Scientists have identified the genetic difference associated with left-handedness, which might lead to left-handed people having better verbal skills than the right-handed majority, but also a higher likelihood of developing schizophrenia.
Studies on twins have already revealed genetics - the DNA inherited from parents - has some role to play in which hand is dominant, but now a new DNA study of 400,000 people, conducted by the University of Oxford and published in the journal Brain, is the first to identify which genetic variants separate lefties from righties.
“Being left-handed has often led to a raw deal,” says BBC health and science correspondent James Gallagher.
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“In many cultures being left handed is seen as being unlucky or malicious and that is reflected in language,” said Professor Dominic Furniss, a hand surgeon at Oxford's Nuffield Department of Orthopaedics, Rheumatology, and Musculoskeletal Science. and author on the report. In French, “gauche” can mean “left” or “clumsy”. In English, “right” also means “to be right”.
In fact, the trait, found in 10% of the human population, results in differences in brain structure that could suggest a potential correlation between left-handedness and superior verbal skills, said Akira Wiberg from Oxford University who worked on the study.
“This raises the intriguing possibility for future research that left-handers might have an advantage when it comes to performing verbal tasks,” he said, although he stressed “it must be remembered that these differences were only seen as averages over very large numbers of people and not all left-handers will be similar”.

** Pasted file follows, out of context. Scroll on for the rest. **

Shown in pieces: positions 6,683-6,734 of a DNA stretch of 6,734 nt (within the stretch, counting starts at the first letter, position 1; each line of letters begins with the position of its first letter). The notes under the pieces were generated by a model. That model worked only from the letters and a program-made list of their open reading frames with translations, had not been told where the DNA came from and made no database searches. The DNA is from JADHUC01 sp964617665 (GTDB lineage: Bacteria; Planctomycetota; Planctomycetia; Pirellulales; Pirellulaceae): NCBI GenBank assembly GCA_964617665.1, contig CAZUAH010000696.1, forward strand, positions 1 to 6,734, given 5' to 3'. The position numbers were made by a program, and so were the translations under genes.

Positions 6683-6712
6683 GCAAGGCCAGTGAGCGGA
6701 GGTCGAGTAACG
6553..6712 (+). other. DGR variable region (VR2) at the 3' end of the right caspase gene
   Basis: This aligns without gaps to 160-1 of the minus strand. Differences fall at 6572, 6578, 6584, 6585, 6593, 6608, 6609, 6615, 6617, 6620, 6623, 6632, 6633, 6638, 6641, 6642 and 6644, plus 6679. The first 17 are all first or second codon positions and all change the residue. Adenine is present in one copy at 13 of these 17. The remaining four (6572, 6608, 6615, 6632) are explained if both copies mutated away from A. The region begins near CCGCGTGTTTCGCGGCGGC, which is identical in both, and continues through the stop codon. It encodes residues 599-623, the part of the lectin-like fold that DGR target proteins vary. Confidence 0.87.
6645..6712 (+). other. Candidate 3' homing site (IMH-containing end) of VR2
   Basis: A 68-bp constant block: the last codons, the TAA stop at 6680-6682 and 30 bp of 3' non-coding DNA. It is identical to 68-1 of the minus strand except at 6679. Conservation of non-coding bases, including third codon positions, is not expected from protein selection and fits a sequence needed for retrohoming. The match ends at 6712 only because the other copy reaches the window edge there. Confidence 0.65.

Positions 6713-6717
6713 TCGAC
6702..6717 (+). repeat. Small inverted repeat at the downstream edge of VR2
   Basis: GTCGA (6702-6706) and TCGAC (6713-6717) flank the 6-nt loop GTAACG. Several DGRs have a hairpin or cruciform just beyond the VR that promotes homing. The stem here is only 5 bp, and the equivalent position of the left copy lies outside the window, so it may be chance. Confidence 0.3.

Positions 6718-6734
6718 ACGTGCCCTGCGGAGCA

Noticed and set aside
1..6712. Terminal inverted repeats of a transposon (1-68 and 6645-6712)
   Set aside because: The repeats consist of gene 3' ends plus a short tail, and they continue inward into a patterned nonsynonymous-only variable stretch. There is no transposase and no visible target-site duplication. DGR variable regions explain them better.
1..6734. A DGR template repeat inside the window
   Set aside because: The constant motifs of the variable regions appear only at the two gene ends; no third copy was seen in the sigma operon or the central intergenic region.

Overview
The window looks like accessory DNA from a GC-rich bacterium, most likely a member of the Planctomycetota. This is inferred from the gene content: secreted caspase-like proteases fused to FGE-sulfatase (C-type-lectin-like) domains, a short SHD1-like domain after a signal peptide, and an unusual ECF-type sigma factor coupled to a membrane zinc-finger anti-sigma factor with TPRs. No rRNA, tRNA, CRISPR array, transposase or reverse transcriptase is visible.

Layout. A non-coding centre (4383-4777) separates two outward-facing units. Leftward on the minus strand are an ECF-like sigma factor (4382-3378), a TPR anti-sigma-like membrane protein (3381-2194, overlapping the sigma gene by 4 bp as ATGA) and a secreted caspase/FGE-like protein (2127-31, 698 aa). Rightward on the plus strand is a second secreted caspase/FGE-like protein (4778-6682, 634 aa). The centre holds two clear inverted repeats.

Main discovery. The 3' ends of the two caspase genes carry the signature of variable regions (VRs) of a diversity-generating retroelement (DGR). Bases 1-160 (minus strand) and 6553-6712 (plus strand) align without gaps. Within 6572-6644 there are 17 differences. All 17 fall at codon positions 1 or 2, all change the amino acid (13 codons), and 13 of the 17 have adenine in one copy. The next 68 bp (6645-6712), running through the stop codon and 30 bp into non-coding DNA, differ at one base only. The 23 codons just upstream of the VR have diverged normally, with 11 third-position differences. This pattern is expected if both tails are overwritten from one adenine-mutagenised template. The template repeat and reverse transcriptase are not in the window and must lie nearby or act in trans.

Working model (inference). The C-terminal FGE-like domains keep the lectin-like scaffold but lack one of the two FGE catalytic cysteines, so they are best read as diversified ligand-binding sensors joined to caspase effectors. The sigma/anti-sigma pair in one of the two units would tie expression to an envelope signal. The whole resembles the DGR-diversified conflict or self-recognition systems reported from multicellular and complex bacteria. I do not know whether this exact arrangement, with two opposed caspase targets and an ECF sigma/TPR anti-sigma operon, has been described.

Douaud told CNN, the research indicated that in left-handed people, “the left and right sides of the brain communicate in a more coordinated way”, meaning there is a higher synchronisation of the natural oscillations of your brain particularly in the regions dedicated to language.
“One of the most remarkable features of human motor control is that 90% of the population has had a preference for using their right hand over the left since at least the Paleolithic period, and this skew in distribution of handedness is a uniquely human trait,” write the authors in Brain.
They go on to say that “it is widely believed that the lateralisation of language in the left hemisphere accounts for the evolution of right-handedness in the majority of humans”.
The research also seems to support well-established associations between left-handedness and several neurodevelopmental disorders; in particular, the likelihood of developing schizophrenia or Parkinson's disease.
“It has long been known that there are slightly more left-handers among patients with schizophrenia than the general population. By contrast, there are slightly fewer left-handers with Parkinson's disease than the general population”, says Furniss.
The new research, Furniss said, “suggests that these diseases, along with handedness, are the product of fundamental differences in brain development, some of which is driven by genes.”
Yet this is far from the full story says the BBC.
“The best guess is handedness is 25% genetic and 75% down to the environment (anything that’s not in the genes). Yet this study has found only the first 1% of that genetic component and only in a British population,” writes Gallagher.
“So, much more work is needed to understand the genetic component of handedness in people across the globe, never mind what the huge environmental effects are, and then piece together how those elements result in people being either left or right handed,” he adds.
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